Take a look inside 5 images
Pros: Complete curriculum, easy-to-follow step-by-step instructions; virtual robots don't require hardware or space.
Cons: Task-oriented missions limit creativity; weak connection between block- and text-based code.
Bottom Line: This coding curriculum has great scaffolding for students, but you'll need to find other ways for students to design and create.
CoderZ offers a very complete curriculum for programming virtual robots. For teachers without a lot of experience teaching coding or robotics, they can follow the curriculum step by step (45 hours' worth of lessons) to help students build skills in coding virtual robots. Students could work individually to complete each task or could be assigned to work in small groups. Even as an experienced teacher, however, you'll have to follow the tasks set up by CoderZ: There's no leeway to create brand-new challenges for students to complete.
Once students are comfortable programming with block-based code, you'll want to help them shift to text-based Java (the underlying code represented by their blocks). Since CoderZ doesn't have an explicit transition from block-based coding to Java, teachers will have to push students to experiment with the actual code, or else students won't ever use it.
CoderZ is a web-based platform where students code virtual 3D robots to complete missions. After joining their online class, students step through clearly delineated tasks to make a robot follow a particular path or move around obstacles. Students select different block-based code commands to control the robot's movement and interaction with elements on the screen. On the programming interface, students can switch from block-based code to Java. Students are also able to see data from the robot's sensors, add a trail to mark its path, control the robot manually, and download the program to use with an actual robot (like a Lego Mindstorm EV3).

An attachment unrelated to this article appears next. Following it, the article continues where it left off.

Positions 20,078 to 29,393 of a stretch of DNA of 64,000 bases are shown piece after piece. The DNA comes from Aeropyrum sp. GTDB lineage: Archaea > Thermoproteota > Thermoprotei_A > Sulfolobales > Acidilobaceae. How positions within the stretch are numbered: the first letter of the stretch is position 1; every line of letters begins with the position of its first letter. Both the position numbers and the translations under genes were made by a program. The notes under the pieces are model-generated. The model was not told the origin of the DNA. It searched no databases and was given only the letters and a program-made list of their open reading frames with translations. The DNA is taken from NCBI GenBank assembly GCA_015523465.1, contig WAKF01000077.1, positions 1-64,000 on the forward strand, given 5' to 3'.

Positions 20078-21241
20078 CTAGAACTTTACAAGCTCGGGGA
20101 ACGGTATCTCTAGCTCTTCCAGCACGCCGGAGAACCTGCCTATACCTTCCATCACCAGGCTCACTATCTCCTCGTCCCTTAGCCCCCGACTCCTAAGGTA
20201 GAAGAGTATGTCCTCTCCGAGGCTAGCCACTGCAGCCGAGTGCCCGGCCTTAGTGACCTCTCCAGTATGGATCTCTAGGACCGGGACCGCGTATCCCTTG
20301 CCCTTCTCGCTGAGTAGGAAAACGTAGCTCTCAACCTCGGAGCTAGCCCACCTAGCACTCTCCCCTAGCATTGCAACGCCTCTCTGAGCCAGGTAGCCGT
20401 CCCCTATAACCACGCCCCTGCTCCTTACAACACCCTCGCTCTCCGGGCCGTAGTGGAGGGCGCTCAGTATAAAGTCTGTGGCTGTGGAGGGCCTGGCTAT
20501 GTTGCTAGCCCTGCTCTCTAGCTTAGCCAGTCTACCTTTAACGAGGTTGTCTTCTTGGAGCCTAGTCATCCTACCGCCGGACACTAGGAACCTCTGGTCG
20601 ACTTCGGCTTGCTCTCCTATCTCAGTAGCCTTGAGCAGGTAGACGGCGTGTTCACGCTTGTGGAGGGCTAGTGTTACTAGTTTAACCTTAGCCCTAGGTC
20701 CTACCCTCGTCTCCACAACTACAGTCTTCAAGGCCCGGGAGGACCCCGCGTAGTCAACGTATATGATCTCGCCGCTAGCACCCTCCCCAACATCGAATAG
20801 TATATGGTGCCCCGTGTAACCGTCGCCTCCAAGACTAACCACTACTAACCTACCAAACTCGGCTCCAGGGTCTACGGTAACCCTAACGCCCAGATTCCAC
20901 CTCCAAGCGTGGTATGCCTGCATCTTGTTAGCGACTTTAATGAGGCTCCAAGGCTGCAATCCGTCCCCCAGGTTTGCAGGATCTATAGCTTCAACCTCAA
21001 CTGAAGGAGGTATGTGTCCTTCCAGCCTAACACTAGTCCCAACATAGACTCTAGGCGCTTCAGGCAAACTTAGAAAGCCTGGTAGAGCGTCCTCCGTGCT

Teachers are able to create classes and enroll students, as well as access the curriculum, solutions, extra challenges, and more. Teachers can also view statistics for classes and individuals.
CoderZ offers students the opportunity to code robots without the teacher or the school having to buy robotics kits or create a robotics lab. For students interested in using code to complete tasks, it's good. The curriculum is a clear progression of skills from basic (sequences of simple instructions) to more complex (involving loops, variables, and functions). Like a puzzle challenge, many students will find this very engaging; each level gives a feeling of accomplishment and growing skills. Students can get suggestions to help them work through the complexities of their code, or, in a worst-case scenario, get solutions. The graphics and interface are all very appealing to users.
Although Coderz is well-designed, there's not enough of a clear connection between block-based coding and text-based coding (in this case, Java). Though students can see the Java for any code they put together, there's no need to do so. This limits the applicability of what students do in CoderZ to the real world. For those who look at coding as a way of combining creativity, design, and computational thinking to build new things, CoderZ isn't the answer. It's not open-ended; tasks are defined and students move through different levels by completing them. There needs to be a lot more opportunity to create and design from scratch if we want students to see the potential of coding. Ultimately, CoderZ may be an ideal tool to use in a club for students with an interest in robotics, but you'll need to supplement with more creative tools.